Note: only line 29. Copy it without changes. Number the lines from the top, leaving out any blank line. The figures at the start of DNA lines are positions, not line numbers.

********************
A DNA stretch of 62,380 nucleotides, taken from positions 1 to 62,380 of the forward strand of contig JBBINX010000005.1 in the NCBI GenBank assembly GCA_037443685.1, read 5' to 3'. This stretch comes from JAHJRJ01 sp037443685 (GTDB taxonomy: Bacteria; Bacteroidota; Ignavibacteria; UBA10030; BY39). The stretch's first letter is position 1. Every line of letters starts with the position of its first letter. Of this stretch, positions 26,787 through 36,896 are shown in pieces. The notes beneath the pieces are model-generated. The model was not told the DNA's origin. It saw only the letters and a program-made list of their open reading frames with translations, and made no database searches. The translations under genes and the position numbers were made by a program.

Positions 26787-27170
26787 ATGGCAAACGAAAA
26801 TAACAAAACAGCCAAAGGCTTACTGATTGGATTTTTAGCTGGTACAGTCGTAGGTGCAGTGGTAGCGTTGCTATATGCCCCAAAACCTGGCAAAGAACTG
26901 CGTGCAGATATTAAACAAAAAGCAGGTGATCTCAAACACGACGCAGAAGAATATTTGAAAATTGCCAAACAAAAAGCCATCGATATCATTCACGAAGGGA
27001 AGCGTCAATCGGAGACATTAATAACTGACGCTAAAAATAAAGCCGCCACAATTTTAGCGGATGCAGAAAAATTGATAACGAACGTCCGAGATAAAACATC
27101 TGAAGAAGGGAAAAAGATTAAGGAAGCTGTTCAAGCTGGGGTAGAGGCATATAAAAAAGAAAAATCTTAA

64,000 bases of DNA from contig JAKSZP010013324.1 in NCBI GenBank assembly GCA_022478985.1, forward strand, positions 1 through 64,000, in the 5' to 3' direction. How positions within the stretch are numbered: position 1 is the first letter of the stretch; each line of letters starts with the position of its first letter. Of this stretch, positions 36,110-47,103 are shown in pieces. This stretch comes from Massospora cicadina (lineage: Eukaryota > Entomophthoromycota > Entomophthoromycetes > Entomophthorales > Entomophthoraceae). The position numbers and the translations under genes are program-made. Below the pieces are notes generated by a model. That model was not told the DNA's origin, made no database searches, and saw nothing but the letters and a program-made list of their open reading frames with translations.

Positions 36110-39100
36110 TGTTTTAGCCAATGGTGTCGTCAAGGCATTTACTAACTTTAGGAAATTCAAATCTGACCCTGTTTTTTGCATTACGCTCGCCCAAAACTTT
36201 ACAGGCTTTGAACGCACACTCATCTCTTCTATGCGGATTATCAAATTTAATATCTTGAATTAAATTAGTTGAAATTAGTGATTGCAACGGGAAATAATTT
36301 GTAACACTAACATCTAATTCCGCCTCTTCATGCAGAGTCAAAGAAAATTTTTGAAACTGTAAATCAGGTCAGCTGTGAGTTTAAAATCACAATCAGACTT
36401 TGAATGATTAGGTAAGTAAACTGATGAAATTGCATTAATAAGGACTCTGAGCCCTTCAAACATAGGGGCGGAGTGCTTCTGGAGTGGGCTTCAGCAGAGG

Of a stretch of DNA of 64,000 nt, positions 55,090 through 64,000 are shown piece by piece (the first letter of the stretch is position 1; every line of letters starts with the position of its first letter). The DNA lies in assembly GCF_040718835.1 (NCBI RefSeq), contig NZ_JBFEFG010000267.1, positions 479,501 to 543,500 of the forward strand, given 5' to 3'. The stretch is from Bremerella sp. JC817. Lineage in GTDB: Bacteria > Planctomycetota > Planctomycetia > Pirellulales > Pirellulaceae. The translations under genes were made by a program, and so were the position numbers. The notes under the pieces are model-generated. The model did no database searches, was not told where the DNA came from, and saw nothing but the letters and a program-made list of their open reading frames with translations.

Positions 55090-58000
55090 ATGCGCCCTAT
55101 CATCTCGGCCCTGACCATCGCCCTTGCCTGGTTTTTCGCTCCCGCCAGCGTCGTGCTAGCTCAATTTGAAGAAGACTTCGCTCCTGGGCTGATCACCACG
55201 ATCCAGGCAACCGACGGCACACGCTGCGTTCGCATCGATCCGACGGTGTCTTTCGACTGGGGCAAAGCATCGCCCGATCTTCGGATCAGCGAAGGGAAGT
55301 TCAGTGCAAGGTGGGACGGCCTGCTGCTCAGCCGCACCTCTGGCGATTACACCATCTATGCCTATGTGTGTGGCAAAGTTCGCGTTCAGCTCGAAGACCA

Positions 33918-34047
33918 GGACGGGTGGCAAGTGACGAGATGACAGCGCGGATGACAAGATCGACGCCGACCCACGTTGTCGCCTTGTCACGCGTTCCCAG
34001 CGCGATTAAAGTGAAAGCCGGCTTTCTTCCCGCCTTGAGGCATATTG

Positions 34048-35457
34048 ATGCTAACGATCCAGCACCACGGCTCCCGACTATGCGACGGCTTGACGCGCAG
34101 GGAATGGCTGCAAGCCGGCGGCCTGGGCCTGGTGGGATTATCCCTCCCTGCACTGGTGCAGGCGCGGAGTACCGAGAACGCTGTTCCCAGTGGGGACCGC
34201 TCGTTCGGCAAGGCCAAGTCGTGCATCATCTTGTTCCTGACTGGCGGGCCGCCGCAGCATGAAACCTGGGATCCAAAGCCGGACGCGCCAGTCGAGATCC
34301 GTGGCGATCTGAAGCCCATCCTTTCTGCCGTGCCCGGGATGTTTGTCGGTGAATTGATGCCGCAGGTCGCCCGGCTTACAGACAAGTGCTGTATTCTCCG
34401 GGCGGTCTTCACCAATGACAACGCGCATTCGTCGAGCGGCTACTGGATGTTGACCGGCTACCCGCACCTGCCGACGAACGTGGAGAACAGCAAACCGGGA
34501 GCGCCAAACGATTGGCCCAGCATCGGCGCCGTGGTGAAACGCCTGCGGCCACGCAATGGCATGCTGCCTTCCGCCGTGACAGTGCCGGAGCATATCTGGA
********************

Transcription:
34501 GCGCCAAACGATTGGCCCAGCATCGGCGCCGTGGTGAAACGCCTGCGGCCACGCAATGGCATGCTGCCTTCCGCCGTGACAGTGCCGGAGCATATCTGGA